What is a Covenant Church:
- Evangelical, but not exclusive
- Biblical, but not doctrinaire
- Traditional, but not rigid
- Congregational, but not independent
What does the Covenant Church believe?
On one level, the answer is quite simple. When new members join a Covenant church, they are asked two questions about belief: “Do you confess Jesus Christ as your Savior and promise to follow him as Lord?” and “Do you accept the Holy Scriptures, the Old and New Testaments, as the word of God and the only perfect rule for faith, doctrine, and conduct?” They are then asked if they intend to live as faithful followers of Christ and members of the church and denomination.
We are an apostolic church. We confess Jesus Christ and the faith of the apostles as recorded in the Holy Scriptures. We believe the authority of the Bible is supreme in all matters of faith, doctrine, and conduct, and it is to be trusted. “Where is it written?” was and is the Covenant’s touchstone of discussion with regard to faith and practice.
We are a catholic church. The word catholic literally means universal. This means we understand ourselves to be a part of the community of believers that began with Jesus’s first followers, is alive today, and will continue until Christ comes again.
We are a Reformation church. We stand in the mainstream of a church renewal movement of the sixteenth century called the Protestant Reformation. Especially important is the belief that we are saved by God’s grace alone, through faith alone, not by anything that we can do. The Covenant Church is also shaped by Pietism, a renewal movement that originated in seventeenth-century Europe and emphasized the need for a life that is personally connected to Jesus Christ, a reliance on the Holy Spirit, and a call to service in the world.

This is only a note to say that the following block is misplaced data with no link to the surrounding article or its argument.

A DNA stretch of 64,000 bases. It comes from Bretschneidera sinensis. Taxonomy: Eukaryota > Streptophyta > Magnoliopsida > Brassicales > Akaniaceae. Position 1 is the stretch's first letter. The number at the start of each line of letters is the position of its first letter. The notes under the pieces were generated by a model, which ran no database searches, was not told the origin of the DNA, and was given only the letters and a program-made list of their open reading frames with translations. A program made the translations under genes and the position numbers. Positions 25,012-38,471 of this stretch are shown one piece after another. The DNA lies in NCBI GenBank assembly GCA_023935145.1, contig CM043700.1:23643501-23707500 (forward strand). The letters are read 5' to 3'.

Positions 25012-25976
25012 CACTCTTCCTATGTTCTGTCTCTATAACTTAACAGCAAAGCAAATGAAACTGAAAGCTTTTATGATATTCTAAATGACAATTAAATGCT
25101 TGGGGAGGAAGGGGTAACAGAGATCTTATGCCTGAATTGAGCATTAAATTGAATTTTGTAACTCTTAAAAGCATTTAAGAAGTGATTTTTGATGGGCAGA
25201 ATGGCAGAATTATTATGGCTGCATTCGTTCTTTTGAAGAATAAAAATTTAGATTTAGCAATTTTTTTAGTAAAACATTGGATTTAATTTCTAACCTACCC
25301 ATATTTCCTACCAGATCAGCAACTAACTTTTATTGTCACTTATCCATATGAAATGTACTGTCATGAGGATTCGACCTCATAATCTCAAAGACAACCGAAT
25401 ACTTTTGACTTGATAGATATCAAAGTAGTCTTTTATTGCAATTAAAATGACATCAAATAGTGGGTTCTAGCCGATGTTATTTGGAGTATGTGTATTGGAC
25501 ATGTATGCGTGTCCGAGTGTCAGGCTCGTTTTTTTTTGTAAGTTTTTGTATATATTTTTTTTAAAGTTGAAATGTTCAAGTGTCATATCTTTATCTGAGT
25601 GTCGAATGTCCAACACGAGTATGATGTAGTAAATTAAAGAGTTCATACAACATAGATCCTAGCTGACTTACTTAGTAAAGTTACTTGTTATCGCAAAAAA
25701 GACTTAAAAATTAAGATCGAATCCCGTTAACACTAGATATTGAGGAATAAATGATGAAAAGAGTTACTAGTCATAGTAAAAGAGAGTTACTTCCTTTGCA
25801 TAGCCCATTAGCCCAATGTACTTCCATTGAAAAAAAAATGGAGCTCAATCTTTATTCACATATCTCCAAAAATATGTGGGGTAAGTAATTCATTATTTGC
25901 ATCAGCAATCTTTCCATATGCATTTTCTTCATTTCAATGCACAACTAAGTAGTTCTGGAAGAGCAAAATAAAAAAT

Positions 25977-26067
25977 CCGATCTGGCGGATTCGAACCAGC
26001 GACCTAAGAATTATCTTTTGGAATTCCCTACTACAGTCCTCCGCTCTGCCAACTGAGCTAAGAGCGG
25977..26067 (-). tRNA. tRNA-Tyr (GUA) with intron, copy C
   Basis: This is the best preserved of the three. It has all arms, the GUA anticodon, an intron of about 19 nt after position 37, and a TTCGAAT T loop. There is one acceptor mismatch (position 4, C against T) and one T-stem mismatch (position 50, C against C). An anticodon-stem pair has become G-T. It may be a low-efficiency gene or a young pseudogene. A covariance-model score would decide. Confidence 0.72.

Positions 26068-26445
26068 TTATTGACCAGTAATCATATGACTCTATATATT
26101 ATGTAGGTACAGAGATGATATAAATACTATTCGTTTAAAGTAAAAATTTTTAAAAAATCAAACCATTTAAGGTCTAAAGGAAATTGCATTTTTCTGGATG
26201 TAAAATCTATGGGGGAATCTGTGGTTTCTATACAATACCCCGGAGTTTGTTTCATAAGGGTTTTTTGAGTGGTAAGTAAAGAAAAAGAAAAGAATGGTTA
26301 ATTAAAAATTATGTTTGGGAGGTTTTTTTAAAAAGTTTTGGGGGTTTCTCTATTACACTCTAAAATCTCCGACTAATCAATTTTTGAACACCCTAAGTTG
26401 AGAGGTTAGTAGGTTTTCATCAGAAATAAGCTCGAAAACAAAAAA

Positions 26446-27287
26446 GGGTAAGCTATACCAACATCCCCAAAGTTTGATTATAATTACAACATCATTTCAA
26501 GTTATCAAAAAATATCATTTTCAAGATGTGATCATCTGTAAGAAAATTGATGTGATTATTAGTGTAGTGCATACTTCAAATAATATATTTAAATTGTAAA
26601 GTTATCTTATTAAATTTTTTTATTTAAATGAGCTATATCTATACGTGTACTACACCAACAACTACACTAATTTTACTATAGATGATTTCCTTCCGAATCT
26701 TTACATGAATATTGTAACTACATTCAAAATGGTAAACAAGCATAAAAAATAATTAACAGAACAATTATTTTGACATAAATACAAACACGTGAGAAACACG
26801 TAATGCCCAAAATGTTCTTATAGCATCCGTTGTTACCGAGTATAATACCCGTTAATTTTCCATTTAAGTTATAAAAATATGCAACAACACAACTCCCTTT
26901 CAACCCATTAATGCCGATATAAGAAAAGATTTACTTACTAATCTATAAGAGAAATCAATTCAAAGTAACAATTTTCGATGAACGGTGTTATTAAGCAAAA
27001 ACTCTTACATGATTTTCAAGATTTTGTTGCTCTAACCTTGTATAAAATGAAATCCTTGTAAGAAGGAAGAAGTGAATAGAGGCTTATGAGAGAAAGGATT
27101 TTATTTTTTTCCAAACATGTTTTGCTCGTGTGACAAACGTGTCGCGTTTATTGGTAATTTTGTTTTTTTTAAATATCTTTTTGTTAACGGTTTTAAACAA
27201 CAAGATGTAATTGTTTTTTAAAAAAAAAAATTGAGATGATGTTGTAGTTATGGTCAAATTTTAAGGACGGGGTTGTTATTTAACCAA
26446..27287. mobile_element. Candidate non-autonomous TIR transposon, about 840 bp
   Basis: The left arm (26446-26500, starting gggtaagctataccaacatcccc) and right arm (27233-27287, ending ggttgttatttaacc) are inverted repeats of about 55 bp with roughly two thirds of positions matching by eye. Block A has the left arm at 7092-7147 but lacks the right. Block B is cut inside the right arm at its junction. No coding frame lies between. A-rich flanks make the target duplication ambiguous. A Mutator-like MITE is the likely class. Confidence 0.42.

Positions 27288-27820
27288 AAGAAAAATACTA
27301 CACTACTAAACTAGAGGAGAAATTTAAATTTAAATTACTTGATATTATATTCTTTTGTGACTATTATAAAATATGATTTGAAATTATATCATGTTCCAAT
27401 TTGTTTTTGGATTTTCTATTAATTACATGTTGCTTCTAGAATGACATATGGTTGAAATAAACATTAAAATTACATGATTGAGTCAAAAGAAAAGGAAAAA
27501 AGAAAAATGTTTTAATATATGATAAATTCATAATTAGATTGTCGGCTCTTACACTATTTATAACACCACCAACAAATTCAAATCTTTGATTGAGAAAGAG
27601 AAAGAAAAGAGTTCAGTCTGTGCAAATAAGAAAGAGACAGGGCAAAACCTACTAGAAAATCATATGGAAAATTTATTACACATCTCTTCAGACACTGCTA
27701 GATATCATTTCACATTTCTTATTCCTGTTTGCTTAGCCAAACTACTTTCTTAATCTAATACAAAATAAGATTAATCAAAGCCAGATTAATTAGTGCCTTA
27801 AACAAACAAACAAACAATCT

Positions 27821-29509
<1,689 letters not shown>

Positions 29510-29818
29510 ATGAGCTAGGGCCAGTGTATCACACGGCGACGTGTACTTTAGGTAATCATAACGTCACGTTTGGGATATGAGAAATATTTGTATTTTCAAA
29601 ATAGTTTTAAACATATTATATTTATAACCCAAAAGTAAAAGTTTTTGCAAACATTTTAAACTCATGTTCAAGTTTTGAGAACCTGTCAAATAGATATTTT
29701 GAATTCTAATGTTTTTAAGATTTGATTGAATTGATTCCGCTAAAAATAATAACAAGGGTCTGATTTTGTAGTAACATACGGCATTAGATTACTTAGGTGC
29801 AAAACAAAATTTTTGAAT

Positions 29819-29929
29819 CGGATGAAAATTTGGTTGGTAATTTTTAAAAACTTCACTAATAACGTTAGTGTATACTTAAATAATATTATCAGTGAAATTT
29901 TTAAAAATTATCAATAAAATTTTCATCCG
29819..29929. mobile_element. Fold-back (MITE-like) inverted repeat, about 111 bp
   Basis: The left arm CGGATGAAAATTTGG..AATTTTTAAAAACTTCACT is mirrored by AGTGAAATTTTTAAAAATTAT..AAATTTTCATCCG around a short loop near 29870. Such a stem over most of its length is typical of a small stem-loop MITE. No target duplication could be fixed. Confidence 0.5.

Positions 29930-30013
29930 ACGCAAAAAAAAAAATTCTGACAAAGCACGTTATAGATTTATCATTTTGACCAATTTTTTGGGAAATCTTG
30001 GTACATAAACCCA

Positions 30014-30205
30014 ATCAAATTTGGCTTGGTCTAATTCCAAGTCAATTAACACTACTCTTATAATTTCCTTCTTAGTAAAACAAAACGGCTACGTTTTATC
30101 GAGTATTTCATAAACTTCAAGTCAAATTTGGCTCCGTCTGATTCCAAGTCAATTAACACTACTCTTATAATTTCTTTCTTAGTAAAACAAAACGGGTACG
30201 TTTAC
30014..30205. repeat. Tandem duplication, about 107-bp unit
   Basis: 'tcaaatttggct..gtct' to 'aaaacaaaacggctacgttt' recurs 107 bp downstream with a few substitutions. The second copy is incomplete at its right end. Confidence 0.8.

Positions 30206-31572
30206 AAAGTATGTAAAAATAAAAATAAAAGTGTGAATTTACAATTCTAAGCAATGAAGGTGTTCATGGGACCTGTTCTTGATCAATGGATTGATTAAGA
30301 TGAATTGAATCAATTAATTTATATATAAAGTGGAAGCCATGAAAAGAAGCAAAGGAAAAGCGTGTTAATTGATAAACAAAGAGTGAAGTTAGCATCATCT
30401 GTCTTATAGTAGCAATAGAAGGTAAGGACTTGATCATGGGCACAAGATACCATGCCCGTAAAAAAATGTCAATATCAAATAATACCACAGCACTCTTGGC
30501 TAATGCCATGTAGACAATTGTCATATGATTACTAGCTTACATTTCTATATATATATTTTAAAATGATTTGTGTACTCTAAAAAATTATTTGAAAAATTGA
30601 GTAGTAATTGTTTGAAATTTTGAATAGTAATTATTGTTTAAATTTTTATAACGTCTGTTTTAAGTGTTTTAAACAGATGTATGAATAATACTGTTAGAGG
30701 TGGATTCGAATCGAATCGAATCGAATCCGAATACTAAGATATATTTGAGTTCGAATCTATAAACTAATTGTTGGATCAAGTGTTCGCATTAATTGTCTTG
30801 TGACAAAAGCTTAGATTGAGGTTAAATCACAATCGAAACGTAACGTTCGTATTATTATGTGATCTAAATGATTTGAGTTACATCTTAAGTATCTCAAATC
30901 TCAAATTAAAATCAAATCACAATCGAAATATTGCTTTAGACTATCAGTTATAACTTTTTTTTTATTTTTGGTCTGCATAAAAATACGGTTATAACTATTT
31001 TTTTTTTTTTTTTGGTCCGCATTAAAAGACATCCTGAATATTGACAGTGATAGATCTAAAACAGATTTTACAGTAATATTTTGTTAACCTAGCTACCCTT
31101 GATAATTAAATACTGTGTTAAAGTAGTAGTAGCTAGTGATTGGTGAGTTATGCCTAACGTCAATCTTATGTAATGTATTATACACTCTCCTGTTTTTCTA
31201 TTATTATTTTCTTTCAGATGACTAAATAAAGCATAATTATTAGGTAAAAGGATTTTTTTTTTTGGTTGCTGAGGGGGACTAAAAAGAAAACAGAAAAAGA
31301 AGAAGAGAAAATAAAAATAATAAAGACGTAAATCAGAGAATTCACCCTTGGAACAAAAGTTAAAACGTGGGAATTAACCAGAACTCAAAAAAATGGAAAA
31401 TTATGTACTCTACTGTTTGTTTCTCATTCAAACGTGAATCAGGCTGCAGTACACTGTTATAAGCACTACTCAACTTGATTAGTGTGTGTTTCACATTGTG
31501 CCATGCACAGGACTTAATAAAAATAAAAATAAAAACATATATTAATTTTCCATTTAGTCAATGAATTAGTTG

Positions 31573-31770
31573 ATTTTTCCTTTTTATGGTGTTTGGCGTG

We are an evangelical church. A series of religious awakenings flowered in Europe and America during the nineteenth century and provided rich soil for the early growth of the Covenant Church with our passion for mission. Evangelicals historically have been characterized by a strong insistence on biblical authority, the absolute necessity of new birth, Christ’s mandate to evangelize the world, the continuing need for education and formation in a Christian context, and a responsibility for benevolence and the advancement of social justice.
For a more thorough explanation of each Affirmation, you can download a booklet here.
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